The bottled-water debate is an old and settled one at some of our national parks (Grand Canyon and Saguaro in AZ, Zion in UT, Hawai’i Volcanoes, to name a few). Those parks have installed refilling stations and had concessionaires in the visitor center gift shops remove single-use/disposable bottled water-for-sale from their shelves and vending machines.

    There has been predictable blowback from the bottled water industry (which is to say, from Coke and other big soft-drink makers), and the Park Service bosses have made it a park-by-park decision. But the ones that have gone “green” sell inexpensive reusable water bottles (like, $1.50-$3 inexpensive). As I write this, I’m sipping from a nicer ($12) Grand Canyon-logo metal Green Bottle. Or, you can BYOBottle — hell, you can even bring-your-own-disposable-bottled-water, purchased at “gateway communities” outside the parks’ gates.

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  48. David C. said on September 5, 2013 at 7:02 pm

    The weirdness of bottled water never fails me. A while ago, I had some Niagara water. It was bottled in Ontario… …California. I forget what the brand was, but one of the more upscale ones is nothing but Montreal municipal water.

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  49. LAMary said on September 5, 2013 at 8:52 pm

    Ontario, California is not a place I would associate with clear running spring water. There’s an outlet mall and an airport there. I think there’s a brewery somewhere in the vicinty. That might be connected to the bottled water.

    The ad I’ve been seeing lately for Nestle water kills me. The point it makes is that soda is fattening and you need to help your family get healthy, so go buy some stupid Nestle water for them to drink instead of soda. Buy it. Don’t get it from the tap.

    In the big Latino supermarket in my neighborhood I see families I’m guessing are pretty low income buying cases of little bottles of water. There are also water stores in low income neighorhoods where you can bring your empty 5 or 10 gallon jugs to fill with water. I suspect they are preying people from places where you genuinely can’t drink the tap water. A friend who worked in immigrant services told me that the water stores are selling plain tap water. Nothing special is done to it.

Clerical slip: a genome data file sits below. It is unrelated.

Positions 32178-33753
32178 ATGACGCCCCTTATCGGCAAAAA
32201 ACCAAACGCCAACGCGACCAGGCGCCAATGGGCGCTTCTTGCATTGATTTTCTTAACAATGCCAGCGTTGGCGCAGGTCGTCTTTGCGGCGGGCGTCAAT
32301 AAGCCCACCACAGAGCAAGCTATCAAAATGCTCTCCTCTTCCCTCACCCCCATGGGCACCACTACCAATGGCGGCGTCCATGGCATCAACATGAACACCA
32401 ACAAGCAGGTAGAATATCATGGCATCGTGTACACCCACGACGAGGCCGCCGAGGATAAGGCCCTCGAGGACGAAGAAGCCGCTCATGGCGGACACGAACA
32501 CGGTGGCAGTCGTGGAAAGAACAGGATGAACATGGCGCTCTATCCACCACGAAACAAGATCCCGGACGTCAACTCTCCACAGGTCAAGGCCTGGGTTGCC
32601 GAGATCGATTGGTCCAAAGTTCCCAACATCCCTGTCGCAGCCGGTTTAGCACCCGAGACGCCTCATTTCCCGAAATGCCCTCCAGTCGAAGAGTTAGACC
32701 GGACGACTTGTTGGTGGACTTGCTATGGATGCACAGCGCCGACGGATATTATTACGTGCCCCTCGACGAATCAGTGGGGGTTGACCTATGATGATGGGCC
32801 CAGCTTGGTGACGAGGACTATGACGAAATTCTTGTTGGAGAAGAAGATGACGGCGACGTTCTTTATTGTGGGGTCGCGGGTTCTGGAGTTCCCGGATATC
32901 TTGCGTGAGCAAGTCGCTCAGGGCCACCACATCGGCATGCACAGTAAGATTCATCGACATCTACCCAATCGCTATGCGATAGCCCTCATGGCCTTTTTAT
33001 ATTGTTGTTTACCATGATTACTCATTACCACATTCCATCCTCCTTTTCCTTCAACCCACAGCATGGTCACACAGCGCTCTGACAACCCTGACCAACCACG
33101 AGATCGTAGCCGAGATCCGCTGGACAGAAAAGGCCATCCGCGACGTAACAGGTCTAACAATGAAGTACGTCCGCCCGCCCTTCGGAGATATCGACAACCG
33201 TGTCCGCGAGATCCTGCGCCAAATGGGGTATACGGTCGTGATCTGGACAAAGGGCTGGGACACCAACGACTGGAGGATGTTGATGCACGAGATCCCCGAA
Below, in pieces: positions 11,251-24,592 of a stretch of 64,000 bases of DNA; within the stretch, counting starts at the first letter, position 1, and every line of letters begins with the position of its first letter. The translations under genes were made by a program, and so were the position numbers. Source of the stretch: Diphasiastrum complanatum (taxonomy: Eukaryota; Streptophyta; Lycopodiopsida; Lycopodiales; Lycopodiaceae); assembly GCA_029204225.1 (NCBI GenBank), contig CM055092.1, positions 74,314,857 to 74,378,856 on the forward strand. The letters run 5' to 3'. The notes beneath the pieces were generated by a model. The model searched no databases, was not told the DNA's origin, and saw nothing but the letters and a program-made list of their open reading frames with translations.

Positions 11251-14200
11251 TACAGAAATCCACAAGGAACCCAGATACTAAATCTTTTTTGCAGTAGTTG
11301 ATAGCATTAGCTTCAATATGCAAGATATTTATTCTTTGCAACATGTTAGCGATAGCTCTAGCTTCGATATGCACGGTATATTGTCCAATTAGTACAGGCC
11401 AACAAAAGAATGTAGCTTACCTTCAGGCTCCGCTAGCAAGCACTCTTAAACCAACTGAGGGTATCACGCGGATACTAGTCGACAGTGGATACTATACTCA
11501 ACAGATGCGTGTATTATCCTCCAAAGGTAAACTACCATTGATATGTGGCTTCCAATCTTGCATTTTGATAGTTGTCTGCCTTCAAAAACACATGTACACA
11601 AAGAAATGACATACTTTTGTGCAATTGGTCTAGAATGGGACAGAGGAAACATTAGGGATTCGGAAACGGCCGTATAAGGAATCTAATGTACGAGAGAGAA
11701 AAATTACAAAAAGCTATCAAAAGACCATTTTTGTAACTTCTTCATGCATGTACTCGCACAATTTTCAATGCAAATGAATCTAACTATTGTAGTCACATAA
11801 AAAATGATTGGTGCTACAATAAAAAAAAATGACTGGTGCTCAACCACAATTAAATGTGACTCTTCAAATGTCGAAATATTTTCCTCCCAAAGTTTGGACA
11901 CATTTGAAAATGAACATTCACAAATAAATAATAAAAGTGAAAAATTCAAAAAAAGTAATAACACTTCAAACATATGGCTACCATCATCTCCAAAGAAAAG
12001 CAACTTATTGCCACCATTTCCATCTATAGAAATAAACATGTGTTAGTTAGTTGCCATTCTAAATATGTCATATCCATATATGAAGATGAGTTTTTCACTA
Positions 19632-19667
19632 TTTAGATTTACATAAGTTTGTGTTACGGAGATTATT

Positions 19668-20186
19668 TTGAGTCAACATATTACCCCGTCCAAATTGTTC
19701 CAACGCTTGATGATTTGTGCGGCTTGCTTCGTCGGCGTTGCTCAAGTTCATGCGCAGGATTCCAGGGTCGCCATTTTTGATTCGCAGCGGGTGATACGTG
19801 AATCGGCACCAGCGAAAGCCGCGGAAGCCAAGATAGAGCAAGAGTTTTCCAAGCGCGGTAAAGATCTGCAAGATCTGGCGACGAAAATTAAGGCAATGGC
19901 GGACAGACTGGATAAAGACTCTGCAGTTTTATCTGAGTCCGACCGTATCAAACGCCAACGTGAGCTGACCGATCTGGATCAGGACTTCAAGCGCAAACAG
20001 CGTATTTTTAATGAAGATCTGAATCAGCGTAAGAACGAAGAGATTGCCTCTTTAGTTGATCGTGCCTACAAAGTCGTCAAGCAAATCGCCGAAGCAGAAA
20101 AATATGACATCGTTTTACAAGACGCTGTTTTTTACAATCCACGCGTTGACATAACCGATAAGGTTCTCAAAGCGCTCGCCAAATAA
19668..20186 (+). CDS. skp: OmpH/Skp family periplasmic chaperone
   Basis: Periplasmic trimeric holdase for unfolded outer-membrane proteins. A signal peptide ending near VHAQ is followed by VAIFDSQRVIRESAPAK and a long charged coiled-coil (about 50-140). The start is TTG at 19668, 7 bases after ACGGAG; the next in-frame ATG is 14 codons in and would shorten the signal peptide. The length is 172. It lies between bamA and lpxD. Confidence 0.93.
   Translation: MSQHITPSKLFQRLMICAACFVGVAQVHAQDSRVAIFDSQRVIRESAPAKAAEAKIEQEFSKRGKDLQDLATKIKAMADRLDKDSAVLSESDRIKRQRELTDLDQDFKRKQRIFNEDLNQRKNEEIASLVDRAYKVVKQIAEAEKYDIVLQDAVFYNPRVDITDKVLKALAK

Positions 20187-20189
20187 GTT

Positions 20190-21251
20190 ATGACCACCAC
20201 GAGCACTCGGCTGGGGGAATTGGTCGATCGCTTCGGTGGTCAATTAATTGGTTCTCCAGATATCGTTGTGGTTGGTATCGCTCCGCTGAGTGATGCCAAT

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  50. brian stouder said on September 5, 2013 at 9:44 pm

    Sherri – here’s wishing you clear skies and a pleasant tail-wind!

    Indeed, I look forward to hearing your top-3 favorite things (and your bottom-3 least favorite things).

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  51. Judybusy said on September 5, 2013 at 10:04 pm

    Sherri–have a wonderful time! What a great way to celebrate becoming empty-nesters!

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  52. Jeff (the mild-mannered one) said on September 5, 2013 at 10:09 pm

    Paddyo’, the Scouts have done the same thing at Philmont. Lots of places to fill your Nalgene or Camelbak, but no bottled water a’tall.

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  53. Kim said on September 5, 2013 at 11:09 pm

    One of my friends in college inherited his parents’ K-car and, over time, we began to call it “the car that saved America.”

    Pros, I have been in SC all week and was trying in vain to think of someone I know who lives here – although I know you but virtually, your reminder today counts. Thanks – I was feeling like a stranger in a strange land.

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  54. Crazycatlady said on September 5, 2013 at 11:37 pm

    Beb!(AKA Mr. Typo) Nancy is right. ‘Sight’ refers to vision, ‘Site’ refers to place! Please stand down, sir.

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  55. Dexter said on September 6, 2013 at 2:04 am

    My younger brother is 57 and just this week was bragging how he has yet to buy a single bottle of water, but on extremely hot days he has drunk bottled water provided by employers. I know I have bought water at times, but it’s been very rarely. I buy a bottle of Powerade or G-Series Gatorade after I mow the yard, and save the bottles and use them hundreds of times , refilling from my kitchen sink tap.
    We have excellent water; the city has four artesian wells providing the water. Montpelier, Ohio, just north of us, draws water from aquifers and processed it so perfectly that they have won numerous competitions for “world’s best water”.
    LA has won that contest before, and RO Girl is right, NYC has excellent drinking water from the tap. Fracking may soon destroy all that. The HBO documentary was damning.
    My favorite water bottle that I have used for about five years is a “green”, safe bottle, but I love those sippy-top Gatorade bottles. After a year I recycle them, generally.
    I live in tomato growing country. There are many farms here employing migrant workers. I see migrants shopping at Walmart, wheeling out as many cases of bottled water as the carts will hold. I would think by now that the farm owners would provide water buffaloes , which are these giant plastic tanks of potable water for the tomato pickers. Guess not.

    My favorite water bottle story was publicized by Don Imus about ten years ago. He was drinking only DaSani , and it was found that the London, England DaSani was coming from rusted pipes , from London’s main water supply.

    DaSani isn’t the only bottled water from Coca-Cola Corporation. They own a company called Hellenic, which bottles and distributes 136 brands in 28 countries with an output of 2.1 billion case units. Amazing.